Youâve got to love a band who isnât afraid to get a little Buckcherry on.
For anyone with an encyclopedic knowledge of branching microgenres in the rock world, Eighteen Visions has cast a long shadow in the decade theyâve been inactive. Having pioneered the primordial elements of 2011-era metalcore and, well, a bunch of other strains all ending in â-coreâ, a lean line-up featuring vocalist James Hart, guitarist Keith Barney and drummer Trevor Friedrich is back with a tight set of songs, largely throwbacks to their earlier releases with sporadic streaks of modern rock radio sheen.
The chugga-chugga breakdowns, the double pedal drum fills and the call-and-response rapport between Hartâs howling scream and his sneering clean vocals are all on display. Perhaps owing to the part-time nature of this reunion, the songs arenât quite as heavy as the band has been known to be in the past, but these 10 songs are plenty intense.
Take a track like âThe Disease, the Decline and Wasted Timeâ, where razor sharp riffs cut a swath through towering wall of bile and spite. Countless acts have picked up threads 18V left in their wake, but itâs refreshing to hear them pick back up where they left off with a stripped-down straightforwardness. The animosity and animalistic verses play perfectly with the snarling hook, a slick chorus where Hart, unintentionally one must assume, seems to be channeling Avenged Sevenfold frontman M. Shadows, before succumbing to a stop-start breakdown.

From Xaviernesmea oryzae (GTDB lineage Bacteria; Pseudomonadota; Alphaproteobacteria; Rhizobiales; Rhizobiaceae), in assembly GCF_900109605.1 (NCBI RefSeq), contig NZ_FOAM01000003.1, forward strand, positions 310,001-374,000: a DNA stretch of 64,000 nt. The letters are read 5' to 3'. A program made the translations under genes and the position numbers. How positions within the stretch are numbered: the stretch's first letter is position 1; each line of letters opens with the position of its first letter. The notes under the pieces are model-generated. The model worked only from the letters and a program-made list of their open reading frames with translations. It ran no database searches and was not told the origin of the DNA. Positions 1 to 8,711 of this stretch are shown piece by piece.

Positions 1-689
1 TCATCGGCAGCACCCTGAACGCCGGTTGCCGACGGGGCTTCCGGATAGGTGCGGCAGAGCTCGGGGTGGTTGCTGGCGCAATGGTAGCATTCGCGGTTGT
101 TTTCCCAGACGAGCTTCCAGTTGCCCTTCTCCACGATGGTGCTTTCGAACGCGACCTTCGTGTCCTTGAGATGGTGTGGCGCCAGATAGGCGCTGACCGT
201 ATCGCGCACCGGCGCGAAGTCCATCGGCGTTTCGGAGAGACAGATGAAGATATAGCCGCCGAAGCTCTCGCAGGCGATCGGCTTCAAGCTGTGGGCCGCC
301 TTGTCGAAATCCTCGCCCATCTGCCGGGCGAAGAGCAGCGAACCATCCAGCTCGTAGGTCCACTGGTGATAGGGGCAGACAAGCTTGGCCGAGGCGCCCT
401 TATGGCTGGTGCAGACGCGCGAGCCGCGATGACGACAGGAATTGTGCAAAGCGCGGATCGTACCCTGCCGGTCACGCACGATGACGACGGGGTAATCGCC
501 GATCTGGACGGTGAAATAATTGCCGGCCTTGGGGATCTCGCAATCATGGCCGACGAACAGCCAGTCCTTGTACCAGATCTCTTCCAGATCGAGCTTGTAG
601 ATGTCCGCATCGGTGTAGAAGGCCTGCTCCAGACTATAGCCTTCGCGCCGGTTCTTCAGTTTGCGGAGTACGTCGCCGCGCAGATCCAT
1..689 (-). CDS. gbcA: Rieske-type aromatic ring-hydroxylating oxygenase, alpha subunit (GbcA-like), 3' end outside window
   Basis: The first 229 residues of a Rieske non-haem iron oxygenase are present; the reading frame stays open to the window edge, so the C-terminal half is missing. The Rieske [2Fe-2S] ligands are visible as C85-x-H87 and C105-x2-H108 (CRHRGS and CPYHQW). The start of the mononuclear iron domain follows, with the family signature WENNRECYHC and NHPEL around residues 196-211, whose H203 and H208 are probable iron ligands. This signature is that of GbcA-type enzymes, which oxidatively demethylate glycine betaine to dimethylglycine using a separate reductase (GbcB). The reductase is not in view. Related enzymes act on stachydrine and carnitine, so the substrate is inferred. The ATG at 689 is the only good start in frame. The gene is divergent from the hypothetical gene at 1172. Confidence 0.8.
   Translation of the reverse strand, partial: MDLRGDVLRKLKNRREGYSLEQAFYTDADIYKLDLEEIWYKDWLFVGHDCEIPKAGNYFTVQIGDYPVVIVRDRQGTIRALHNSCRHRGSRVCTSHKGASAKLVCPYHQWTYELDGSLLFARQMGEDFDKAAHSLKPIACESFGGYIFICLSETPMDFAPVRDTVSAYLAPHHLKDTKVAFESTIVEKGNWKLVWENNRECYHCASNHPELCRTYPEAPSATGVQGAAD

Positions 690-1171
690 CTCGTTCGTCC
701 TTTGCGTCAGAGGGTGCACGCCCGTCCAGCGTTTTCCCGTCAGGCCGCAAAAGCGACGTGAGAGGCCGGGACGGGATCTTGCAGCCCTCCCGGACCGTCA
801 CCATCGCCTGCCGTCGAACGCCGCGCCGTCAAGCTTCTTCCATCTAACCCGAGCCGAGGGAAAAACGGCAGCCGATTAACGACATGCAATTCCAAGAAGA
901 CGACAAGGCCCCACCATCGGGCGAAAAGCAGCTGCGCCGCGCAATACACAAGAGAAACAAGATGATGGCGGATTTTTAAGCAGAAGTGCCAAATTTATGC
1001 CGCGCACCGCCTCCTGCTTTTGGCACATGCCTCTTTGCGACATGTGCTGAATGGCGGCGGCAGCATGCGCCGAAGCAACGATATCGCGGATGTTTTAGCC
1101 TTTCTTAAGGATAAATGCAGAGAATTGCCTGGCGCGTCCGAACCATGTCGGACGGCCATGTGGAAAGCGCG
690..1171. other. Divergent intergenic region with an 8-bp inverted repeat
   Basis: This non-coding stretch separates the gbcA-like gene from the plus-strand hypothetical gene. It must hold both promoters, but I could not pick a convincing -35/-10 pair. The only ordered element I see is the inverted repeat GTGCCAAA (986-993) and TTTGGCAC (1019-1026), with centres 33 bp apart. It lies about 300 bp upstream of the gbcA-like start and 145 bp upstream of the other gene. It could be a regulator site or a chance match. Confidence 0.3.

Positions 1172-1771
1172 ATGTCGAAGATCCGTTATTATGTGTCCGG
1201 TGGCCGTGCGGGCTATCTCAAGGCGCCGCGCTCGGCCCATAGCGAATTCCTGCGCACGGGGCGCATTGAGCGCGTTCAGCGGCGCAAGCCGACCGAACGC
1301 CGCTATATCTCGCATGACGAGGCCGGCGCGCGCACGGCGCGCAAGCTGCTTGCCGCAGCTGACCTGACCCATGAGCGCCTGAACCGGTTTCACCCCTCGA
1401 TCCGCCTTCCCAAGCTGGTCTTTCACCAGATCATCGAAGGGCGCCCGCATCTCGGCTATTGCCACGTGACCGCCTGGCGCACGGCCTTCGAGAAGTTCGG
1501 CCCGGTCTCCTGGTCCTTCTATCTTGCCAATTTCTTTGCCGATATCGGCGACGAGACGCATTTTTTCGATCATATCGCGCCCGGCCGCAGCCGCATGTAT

On other cuts, they take things back to 2002âs Vanity with the heavy use of film samples, from movies as diverse as John Carpenterâs They Live and David Lynchâs Wild at Heart. The former, namely âRowdyâ Roddy Piperâs infamous bubble gum line, prologues âUnderneath My Gunâ, a pugilistic barn-burner thatâs sure to provide the original score to someone getting a fucking headbutt in the near future. But the latterâs Nic Cage opens the aptly named âFake Leather Jacketâ, a song that swaggers considerably more than its brutal brethren, feeling more mainstream without brushing too far into sellout territory. More cynical fans may sarcastically namecheck Velvet Revolver after their first listen to this number, but thatâs a little reductive, if slightly off the mark.
The albumâs finest moment may be âPicture Perfectâ, a brash, lip-biting slice of balls-out rock. The self-satisfied hook, âPicture perfect with your rock cocaine/ Smoking glass, ainât got no shameâ, wouldnât sound out of place on the Sunset Strip in the late â80s. In between repeated moments of showing off to newer bands whose influences were influenced by 18V, itâs a ball to hear them channel the kind of scuzzy fuckjams their core fanbase might scoff at, if not openly mock. The scene has accelerated to the point that music still sounding this young comes off like aging men reliving the glory days. Fashioncore revival or not, youâve got to love a band who isnât afraid to get a little Buckcherry on an otherwise return to form reunion record.